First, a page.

How to Prepare an Income Statement
In order to prepare an income statement, the accounting cycle involved must be closed; this means that a trial balance sheet must be prepared that effectively begins the summarization of the monthly recorded financial transactions. Any adjustment to the data that is assembled, compiled and summarized is done from the trial balance sheet. Once the information has been verified, the closing entries are journalized and posted to the ledger, and a post-closing trial balance is prepared. Then the Income Statement is prepared.
The Income Statement is divided into three parts: Total revenues, total expenses, and net income. The next paragraph examines the information that is contained within each section, and the role it plays in creating the remaining financial statements.
The first section listed on the Income Statement is the Total Revenues reported for the particular period of time reported. Total Revenues are a reflection of either Sales of merchandise or Fees earned. In a retail sales or production/manufacturing environment, total revenues is a result of product sold; therefore, the label "Sales" would be used to report revenue from business operations. If the business is a service-based business, the revenues are labeled as "fees earned"; individual service companies such as lawyers, doctors, and accountants would use the designated label of "fees" to report revenue from business operations.
There are other sources of revenue that must also be included in the "Total Revenue" area. Rent and Interest Revenue would be included at this point. Also, discounts and returns would be deducted from the revenue totals. Generally, service businesses do not include a "returns and allowances" section. They would however at times have significant discount figures that would be included at this point. After the addition and subtraction of the necessary figures has taken place, you have the end result known as "Total Revenues". This completes the first section of information for the Income Statement.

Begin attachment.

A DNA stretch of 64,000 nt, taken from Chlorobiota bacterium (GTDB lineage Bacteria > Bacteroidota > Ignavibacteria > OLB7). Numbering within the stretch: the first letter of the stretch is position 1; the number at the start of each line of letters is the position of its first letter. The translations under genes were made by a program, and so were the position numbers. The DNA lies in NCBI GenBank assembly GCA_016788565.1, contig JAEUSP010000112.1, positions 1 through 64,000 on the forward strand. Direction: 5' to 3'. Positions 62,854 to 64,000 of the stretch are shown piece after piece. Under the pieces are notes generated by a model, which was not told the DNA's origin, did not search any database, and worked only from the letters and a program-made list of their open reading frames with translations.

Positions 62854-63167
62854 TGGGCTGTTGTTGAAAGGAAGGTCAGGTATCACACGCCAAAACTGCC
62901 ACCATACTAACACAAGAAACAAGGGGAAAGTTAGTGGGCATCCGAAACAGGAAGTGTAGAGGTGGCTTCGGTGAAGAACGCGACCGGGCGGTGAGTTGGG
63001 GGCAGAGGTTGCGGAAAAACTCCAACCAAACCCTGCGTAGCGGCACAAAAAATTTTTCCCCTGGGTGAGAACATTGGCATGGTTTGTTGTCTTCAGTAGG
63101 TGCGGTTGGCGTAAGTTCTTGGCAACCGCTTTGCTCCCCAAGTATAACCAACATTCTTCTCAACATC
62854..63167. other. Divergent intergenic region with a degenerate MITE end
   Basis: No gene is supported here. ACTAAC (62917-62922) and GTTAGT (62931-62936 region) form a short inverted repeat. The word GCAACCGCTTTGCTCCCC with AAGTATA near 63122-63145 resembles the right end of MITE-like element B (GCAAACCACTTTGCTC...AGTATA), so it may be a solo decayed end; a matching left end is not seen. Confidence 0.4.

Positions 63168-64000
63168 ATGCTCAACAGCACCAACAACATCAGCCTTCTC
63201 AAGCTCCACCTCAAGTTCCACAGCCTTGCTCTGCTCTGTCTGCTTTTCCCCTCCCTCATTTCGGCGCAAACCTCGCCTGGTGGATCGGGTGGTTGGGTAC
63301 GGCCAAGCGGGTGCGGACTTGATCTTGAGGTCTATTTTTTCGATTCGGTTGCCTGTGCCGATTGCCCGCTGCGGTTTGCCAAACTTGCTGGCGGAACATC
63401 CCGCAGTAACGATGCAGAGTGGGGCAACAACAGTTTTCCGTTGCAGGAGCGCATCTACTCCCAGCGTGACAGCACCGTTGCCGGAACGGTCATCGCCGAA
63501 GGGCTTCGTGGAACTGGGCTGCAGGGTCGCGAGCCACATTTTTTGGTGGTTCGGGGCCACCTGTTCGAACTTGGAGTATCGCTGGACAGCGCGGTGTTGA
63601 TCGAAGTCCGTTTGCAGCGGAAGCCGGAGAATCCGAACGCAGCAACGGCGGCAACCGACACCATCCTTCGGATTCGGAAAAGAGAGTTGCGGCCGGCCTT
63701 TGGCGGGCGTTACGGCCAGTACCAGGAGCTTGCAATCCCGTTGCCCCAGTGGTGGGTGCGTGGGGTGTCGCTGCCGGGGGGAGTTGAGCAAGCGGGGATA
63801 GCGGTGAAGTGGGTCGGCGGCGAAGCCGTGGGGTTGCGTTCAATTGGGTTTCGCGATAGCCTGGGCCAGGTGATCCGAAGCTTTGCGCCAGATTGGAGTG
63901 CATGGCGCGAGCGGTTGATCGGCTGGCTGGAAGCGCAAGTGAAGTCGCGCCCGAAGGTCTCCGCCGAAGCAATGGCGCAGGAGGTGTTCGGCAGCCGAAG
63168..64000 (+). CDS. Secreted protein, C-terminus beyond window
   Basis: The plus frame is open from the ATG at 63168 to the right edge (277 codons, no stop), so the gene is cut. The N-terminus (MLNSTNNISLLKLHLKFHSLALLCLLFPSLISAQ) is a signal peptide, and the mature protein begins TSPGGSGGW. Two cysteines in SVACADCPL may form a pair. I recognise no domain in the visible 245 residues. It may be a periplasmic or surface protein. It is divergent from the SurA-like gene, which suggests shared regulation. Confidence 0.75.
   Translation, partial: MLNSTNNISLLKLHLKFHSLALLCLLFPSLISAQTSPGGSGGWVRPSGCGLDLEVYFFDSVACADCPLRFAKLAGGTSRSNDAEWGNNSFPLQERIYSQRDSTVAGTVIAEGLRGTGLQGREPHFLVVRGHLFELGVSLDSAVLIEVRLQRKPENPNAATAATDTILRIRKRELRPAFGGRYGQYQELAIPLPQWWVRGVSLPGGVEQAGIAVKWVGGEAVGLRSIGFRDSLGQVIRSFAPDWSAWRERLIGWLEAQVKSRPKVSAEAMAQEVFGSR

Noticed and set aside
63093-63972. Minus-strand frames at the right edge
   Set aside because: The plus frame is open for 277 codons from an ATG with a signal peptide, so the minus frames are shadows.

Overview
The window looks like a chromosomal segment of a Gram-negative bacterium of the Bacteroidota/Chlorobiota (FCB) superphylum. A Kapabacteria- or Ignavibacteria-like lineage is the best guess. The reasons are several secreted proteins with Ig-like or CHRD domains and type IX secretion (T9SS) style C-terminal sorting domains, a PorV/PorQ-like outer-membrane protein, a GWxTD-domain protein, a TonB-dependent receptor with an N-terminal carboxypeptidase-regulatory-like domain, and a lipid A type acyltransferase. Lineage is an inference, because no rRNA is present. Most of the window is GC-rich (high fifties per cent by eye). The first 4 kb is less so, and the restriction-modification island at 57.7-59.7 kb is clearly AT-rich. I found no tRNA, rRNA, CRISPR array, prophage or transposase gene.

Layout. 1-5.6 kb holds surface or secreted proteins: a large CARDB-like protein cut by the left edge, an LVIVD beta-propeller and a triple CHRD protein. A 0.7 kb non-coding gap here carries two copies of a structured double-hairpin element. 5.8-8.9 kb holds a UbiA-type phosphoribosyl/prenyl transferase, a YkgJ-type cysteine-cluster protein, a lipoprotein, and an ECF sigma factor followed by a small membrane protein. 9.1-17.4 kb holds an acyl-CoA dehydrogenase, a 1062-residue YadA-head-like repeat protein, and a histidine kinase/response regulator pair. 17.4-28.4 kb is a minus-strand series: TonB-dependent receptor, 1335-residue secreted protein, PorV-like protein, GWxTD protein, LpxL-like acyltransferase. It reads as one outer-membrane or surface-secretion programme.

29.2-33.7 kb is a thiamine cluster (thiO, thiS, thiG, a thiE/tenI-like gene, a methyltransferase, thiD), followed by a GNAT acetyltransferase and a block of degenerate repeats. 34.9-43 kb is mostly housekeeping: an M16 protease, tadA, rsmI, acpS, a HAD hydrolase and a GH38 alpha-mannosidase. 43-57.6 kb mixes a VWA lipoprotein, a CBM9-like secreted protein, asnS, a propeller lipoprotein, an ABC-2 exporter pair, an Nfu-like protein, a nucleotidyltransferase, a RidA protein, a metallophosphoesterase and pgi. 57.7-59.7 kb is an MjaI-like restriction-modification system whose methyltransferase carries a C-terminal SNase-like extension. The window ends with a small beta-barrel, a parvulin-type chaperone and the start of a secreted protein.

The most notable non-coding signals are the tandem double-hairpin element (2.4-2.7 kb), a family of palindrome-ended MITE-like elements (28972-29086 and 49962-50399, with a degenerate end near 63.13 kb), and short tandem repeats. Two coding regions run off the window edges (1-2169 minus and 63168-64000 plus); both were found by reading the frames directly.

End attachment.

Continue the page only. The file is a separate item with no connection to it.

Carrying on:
Next, you have the section known as "Total Expenses". This section includes all expenses incurred in the direct operation of the business. The most common forms of expense include wages, salaries, rents, utilities, insurance and supplies. Almost every business has an inclusion of variable expenses that is lumped into one category known as "miscellaneous expense"; these expenses are generally listed from largest to smallest, with miscellaneous always being the last expense reported, no matter how large or small.
Finally, the entry known as "Net Income" is a result of the subtraction of the total expenses from the total revenues. The Net Income that is reported on the Income Statement is then transferred to the Statement of Owner's Equity, and incorporated further into the information that is made available through the Financial Statements.
This format for reporting revenue and expense in the Income Statement is known as the Single-step format. There are more complex forms, and more pieces of information that are tied to the Income Statement. They will be examined in more detail in the next few articles in this series.
Information is for educational and informational purposes only and is not be interpreted as financial or legal advice. This does not represent a recommendation to buy, sell, or hold any security. Please consult your financial advisor.